Drivers are risking lives by ignoring repeated warnings to stay off the roads in the treacherous snowy conditions, say police.
Chief Inspector Adrian Leisk, head of roads policing across Devon, Cornwall and Dorset, issued a stern warning on Twitter as thousands of motorists were left stranded across the UK.
He urged people to take a “more literal interpretation of the word ‘essential'” when it comes to travel and reminded drivers there had been “so many warnings that this weather was coming”.
“Colleagues have been rescuing hundreds of stranded motorists overnight and the icy roads are treacherous,” he said, adding to his previous warning that “if we have to rescue you this may put another’s life in danger”.
Police had declared a major incident after hundreds of drivers needed rescuing from the A31, connecting Hampshire and Dorset.
More than 100 cars and lorries were also trapped for 17 hours overnight on the A303 between Ilminster in Somerset, and Mere in Wiltshire.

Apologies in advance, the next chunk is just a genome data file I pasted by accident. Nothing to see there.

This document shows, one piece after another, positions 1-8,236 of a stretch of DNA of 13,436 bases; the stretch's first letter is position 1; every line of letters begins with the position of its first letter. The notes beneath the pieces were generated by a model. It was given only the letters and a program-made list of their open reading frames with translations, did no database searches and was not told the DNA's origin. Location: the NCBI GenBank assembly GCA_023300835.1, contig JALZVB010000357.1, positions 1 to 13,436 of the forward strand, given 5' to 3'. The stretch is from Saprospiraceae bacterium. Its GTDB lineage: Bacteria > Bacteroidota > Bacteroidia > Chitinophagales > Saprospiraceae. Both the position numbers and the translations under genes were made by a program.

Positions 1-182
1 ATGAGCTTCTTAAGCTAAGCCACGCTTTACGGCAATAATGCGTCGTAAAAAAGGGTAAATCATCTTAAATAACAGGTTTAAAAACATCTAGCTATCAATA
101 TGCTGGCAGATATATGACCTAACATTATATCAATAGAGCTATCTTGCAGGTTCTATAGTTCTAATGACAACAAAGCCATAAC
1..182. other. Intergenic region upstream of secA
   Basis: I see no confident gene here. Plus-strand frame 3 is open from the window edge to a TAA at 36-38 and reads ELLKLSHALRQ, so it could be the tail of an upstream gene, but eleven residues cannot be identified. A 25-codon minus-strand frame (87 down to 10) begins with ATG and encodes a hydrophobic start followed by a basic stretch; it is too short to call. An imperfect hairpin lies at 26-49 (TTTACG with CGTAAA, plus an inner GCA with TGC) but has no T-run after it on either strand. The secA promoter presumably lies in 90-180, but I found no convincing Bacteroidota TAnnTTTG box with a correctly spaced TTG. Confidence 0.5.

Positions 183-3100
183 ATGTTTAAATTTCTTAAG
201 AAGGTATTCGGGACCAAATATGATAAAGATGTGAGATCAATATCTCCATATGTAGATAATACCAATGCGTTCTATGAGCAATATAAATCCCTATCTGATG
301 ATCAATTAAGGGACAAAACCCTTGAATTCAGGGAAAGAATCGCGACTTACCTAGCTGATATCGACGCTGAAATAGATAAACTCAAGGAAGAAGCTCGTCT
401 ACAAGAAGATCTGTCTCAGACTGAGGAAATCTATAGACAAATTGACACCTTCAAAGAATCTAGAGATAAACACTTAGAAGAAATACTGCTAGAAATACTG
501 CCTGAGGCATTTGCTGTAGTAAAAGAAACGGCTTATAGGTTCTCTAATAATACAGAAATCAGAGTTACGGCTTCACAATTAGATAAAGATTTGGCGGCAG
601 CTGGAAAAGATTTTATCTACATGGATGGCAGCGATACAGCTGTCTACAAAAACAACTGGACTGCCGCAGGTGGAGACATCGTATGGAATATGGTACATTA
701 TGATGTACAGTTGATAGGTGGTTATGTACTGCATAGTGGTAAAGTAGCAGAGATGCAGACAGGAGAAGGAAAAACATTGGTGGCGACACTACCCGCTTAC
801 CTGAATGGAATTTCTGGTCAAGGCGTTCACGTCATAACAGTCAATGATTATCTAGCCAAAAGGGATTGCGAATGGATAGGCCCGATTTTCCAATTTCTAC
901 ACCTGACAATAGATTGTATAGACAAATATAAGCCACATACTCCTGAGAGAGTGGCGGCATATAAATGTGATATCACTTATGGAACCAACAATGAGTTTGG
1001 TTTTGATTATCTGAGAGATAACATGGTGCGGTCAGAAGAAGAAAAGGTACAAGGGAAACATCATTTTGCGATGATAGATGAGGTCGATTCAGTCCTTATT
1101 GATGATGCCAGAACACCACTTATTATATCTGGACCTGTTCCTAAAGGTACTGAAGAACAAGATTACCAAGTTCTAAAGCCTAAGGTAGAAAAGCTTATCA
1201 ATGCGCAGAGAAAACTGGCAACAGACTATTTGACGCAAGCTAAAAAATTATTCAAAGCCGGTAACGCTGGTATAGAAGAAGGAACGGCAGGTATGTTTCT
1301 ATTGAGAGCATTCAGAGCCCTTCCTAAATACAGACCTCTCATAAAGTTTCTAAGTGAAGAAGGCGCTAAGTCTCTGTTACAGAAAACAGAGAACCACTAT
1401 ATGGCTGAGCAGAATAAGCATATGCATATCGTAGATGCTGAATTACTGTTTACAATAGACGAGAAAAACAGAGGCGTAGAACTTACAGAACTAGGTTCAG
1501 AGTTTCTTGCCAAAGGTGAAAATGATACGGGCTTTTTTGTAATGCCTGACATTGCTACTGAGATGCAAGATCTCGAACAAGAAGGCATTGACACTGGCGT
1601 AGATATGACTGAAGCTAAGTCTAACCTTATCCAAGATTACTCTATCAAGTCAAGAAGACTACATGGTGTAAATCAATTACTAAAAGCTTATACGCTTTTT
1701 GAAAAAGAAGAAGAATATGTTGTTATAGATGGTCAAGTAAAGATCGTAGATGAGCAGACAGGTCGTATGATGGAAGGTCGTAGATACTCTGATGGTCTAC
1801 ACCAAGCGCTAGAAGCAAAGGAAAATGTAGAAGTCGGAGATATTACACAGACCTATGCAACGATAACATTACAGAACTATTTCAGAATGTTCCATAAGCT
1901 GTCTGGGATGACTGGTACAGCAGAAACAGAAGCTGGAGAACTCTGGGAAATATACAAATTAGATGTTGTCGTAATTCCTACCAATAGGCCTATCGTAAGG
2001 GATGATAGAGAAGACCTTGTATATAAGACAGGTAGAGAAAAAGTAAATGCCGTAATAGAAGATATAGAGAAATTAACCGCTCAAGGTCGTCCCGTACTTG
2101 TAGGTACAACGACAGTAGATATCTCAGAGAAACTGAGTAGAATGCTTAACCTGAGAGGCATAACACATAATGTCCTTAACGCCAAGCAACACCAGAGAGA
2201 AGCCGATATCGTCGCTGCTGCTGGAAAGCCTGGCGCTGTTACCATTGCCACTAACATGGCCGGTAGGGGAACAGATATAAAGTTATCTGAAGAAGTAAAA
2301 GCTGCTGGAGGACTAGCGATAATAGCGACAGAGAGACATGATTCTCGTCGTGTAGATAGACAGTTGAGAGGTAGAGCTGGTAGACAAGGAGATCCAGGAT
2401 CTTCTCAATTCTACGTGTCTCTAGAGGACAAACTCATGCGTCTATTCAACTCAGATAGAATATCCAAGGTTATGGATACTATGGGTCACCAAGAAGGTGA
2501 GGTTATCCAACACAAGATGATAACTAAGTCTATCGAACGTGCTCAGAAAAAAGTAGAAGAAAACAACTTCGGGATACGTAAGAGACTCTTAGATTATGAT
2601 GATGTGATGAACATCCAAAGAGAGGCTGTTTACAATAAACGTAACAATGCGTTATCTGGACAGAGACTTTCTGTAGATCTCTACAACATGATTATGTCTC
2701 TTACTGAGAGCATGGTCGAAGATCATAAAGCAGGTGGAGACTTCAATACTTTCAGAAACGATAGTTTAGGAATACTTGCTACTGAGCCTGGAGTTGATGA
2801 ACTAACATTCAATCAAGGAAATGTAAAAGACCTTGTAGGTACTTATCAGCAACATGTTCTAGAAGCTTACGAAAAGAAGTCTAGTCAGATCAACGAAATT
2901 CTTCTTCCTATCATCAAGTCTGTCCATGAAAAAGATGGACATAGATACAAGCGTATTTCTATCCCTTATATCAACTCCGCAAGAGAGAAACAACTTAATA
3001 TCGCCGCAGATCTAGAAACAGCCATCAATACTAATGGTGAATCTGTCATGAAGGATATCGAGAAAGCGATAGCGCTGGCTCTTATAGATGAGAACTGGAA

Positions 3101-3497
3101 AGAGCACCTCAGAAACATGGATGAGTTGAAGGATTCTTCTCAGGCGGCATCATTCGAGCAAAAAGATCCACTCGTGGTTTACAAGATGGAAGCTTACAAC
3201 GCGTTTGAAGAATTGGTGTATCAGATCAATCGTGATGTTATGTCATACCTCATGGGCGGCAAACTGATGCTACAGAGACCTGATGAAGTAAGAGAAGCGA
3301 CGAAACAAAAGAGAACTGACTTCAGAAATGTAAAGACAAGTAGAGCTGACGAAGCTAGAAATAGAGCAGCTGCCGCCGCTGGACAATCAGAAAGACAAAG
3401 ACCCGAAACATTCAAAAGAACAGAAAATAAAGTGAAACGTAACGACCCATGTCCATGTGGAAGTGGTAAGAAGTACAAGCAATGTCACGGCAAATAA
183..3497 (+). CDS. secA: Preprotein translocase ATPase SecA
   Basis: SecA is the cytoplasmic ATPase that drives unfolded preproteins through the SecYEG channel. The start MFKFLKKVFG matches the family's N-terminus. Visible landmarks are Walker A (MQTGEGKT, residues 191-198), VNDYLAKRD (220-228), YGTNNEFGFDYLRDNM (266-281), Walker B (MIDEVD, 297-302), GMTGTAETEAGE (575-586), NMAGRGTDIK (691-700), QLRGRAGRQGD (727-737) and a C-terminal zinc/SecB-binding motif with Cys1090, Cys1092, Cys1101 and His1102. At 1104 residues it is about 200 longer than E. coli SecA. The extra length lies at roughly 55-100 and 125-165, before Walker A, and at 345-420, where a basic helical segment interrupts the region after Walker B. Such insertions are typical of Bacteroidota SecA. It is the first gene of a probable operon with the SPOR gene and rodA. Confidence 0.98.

Meanwhile, high on the Pennines, on the M62, the military was called in to help rescue vehicles between Rochdale and Lancashire.
Drivers and passengers spent up to 18 hours on the carriageway, where temperatures were below zero and wind speeds reached 90mph.
Volunteers took hot drinks, food and blankets to those left stranded.
Meanwhile, NHS staff have been praised for taking “extraordinary measures” to ensure patients are taken care of.
NHS England chief executive Simon Stevens said employees had walked miles in the snow, dug vehicles out of drifts and slept in hospitals.
One paramedic in London attended an emergency call on a bicycle.
Mr Steven said: “Once again the NHS is showing that we are there for people when they need us and that’s all down to our staff, so a huge thank you to everybody across the NHS who is going the extra mile for people at this highly pressurised time.”
Scotland’s First Minister Nicola Sturgeon issued a “blunt” message to haulage firms for continuing to send drivers out despite official warnings to avoid non-essential journeys.
“I saw some branded HGVs in pictures yesterday and given the branding on them I would struggle to say that their transport was unavoidable,” she said.
The AA reported 30% fewer journeys on Thursday compared with the same day last week.
“It’s the kind of drop we might see on Christmas Day,” said AA president Edmund King. “Almost a third of drivers did get the warnings and took sensible action by not venturing out.
“I think where people did go out they probably didn’t think the conditions would be as bad as they were.”
Thursday was its busiest March day ever, with 30,000 calls to its breakdown line.